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William Stallings Data and Computer Communications 7 th Edition. Chapter 1 3 Congestion in Data Networks. What Is Congestion?. Congestion occurs when the number of packets being transmitted through the network approaches the packet handling capacity of the network

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what is congestion
What Is Congestion?
  • Congestion occurs when the number of packets being transmitted through the network approaches the packet handling capacity of the network
  • Congestion control aims to keep number of packets below level at which performance falls off dramatically
  • Data network is a network of queues
  • Generally 80% utilization is critical
  • Finite queues mean data may be lost
effects of congestion
Effects of Congestion
  • Packets arriving are stored at input buffers
  • Routing decision made
  • Packet moves to output buffer
  • Packets queued for output transmitted as fast as possible
    • Statistical time division multiplexing
  • If packets arrive to fast to be routed, or to be output, buffers will fill
  • Can discard packets
  • Can use flow control
    • Can propagate congestion through network
practical performance
Practical Performance
  • Ideal assumes infinite buffers and no overhead
  • Buffers are finite
  • Overheads occur in exchanging congestion control messages
backpressure
Backpressure
  • If node becomes congested it can slow down or halt flow of packets from other nodes
  • May mean that other nodes have to apply control on incoming packet rates
  • Propagates back to source
  • Can restrict to logical connections generating most traffic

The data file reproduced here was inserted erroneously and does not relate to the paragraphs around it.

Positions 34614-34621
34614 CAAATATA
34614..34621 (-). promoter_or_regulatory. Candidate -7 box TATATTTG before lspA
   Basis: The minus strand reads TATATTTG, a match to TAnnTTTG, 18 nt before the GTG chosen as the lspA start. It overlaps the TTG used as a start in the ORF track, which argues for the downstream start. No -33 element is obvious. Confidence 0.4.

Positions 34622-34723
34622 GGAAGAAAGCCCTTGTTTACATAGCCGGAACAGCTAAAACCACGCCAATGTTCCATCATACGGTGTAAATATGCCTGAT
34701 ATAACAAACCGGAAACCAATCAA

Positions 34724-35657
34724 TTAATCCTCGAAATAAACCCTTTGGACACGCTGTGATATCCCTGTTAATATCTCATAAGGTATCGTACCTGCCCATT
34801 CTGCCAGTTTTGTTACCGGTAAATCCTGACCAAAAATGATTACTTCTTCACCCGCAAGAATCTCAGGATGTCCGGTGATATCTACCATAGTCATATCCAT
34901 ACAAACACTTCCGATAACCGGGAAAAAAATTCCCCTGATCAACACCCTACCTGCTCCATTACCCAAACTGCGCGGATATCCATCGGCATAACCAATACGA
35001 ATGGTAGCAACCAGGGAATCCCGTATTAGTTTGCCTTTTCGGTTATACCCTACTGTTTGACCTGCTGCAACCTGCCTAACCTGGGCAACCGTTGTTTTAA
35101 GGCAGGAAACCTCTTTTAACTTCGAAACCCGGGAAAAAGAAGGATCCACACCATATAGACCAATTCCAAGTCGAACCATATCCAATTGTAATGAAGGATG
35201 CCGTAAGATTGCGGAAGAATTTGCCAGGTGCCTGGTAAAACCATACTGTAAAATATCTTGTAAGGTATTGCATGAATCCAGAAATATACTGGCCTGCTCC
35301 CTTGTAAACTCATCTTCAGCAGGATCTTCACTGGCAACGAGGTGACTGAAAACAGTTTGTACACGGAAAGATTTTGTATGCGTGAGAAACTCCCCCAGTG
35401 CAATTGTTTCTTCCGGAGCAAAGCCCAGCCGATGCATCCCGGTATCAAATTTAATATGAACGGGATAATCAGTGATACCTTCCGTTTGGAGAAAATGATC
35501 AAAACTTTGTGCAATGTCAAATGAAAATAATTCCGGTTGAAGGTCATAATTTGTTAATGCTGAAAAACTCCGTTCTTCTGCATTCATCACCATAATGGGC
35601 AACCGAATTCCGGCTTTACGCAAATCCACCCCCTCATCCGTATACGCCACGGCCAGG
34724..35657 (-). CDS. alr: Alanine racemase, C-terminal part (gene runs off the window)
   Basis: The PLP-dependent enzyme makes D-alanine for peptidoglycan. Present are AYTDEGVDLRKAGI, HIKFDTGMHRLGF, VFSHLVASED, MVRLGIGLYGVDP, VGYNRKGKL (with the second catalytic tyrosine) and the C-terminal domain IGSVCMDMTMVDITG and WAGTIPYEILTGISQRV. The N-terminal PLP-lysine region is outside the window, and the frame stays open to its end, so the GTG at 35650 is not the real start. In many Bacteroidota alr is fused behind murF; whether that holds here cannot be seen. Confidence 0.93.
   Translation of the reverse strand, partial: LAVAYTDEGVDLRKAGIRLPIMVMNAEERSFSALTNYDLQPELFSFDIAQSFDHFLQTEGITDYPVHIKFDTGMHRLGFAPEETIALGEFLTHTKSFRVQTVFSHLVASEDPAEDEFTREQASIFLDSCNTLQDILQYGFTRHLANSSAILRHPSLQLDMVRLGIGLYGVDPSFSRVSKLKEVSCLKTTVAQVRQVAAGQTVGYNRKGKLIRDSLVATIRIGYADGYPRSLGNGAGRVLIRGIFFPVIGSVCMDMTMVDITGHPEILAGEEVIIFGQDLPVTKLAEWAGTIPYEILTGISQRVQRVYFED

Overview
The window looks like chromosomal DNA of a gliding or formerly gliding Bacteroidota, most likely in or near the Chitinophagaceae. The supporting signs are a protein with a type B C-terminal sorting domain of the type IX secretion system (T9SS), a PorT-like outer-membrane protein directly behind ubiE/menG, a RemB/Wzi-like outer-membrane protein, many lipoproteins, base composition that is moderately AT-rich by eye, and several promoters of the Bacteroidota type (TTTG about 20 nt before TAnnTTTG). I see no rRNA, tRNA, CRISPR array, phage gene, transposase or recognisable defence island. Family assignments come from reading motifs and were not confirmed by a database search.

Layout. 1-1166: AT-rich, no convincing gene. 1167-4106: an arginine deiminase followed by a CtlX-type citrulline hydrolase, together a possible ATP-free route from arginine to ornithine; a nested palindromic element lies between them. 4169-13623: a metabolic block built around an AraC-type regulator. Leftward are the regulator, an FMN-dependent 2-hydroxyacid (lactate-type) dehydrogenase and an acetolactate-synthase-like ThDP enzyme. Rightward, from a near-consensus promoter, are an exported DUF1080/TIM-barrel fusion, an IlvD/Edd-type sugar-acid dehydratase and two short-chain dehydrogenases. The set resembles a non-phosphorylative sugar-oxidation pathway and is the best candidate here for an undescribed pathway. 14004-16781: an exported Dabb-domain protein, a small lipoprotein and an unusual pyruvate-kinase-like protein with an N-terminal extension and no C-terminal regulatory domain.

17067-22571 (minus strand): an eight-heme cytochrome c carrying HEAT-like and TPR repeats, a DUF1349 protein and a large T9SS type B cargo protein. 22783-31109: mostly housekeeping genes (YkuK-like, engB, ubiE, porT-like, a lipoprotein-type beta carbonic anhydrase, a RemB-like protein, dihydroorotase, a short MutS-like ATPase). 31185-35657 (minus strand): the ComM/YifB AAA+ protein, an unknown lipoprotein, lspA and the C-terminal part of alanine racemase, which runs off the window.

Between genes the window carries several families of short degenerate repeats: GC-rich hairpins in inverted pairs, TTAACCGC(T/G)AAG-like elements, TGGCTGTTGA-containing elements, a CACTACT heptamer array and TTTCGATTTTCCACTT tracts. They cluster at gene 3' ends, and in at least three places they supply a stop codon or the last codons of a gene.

• Used in connection oriented that allow hop by hop congestion control (e.g. X.25)
  • Not used in ATM nor frame relay
  • Only recently developed for IP
choke packet
Choke Packet
  • Control packet
    • Generated at congested node
    • Sent to source node
    • e.g. ICMP source quench
      • From router or destination
      • Source cuts back until no more source quench message
      • Sent for every discarded packet, or anticipated
  • Rather crude mechanism
implicit congestion signaling
Implicit Congestion Signaling
  • Transmission delay may increase with congestion
  • Packet may be discarded
  • Source can detect these as implicit indications of congestion
  • Useful on connectionless (datagram) networks
    • e.g. IP based
      • (TCP includes congestion and flow control - see chapter 17)
  • Used in frame relay LAPF
explicit congestion signaling
Explicit Congestion Signaling
  • Network alerts end systems of increasing congestion
  • End systems take steps to reduce offered load
  • Backwards
    • Congestion avoidance in opposite direction to packet required
  • Forwards
    • Congestion avoidance in same direction as packet required
categories of explicit signaling
Categories of Explicit Signaling
  • Binary
    • A bit set in a packet indicates congestion
  • Credit based
    • Indicates how many packets source may send
    • Common for end to end flow control
  • Rate based
    • Supply explicit data rate limit
    • e.g. ATM
traffic management
Traffic Management
  • Fairness
  • Quality of service
    • May want different treatment for different connections
  • Reservations
    • e.g. ATM
    • Traffic contract between user and network
congestion control in packet switched networks
Congestion Control in Packet Switched Networks
  • Send control packet to some or all source nodes
    • Requires additional traffic during congestion
  • Rely on routing information
    • May react too quickly
  • End to end probe packets
    • Adds to overhead
  • Add congestion info to packets as they cross nodes
    • Either backwards or forwards
frame relay congestion control
Frame Relay Congestion Control
  • Minimize discards
  • Maintain agreed QoS
  • Minimize probability of one end user monoply
  • Simple to implement
    • Little overhead on network or user
  • Create minimal additional traffic
  • Distribute resources fairly
  • Limit spread of congestion
  • Operate effectively regardless of traffic flow
  • Minimum impact on other systems
  • Minimize variance in QoS
techniques
Techniques
  • Discard strategy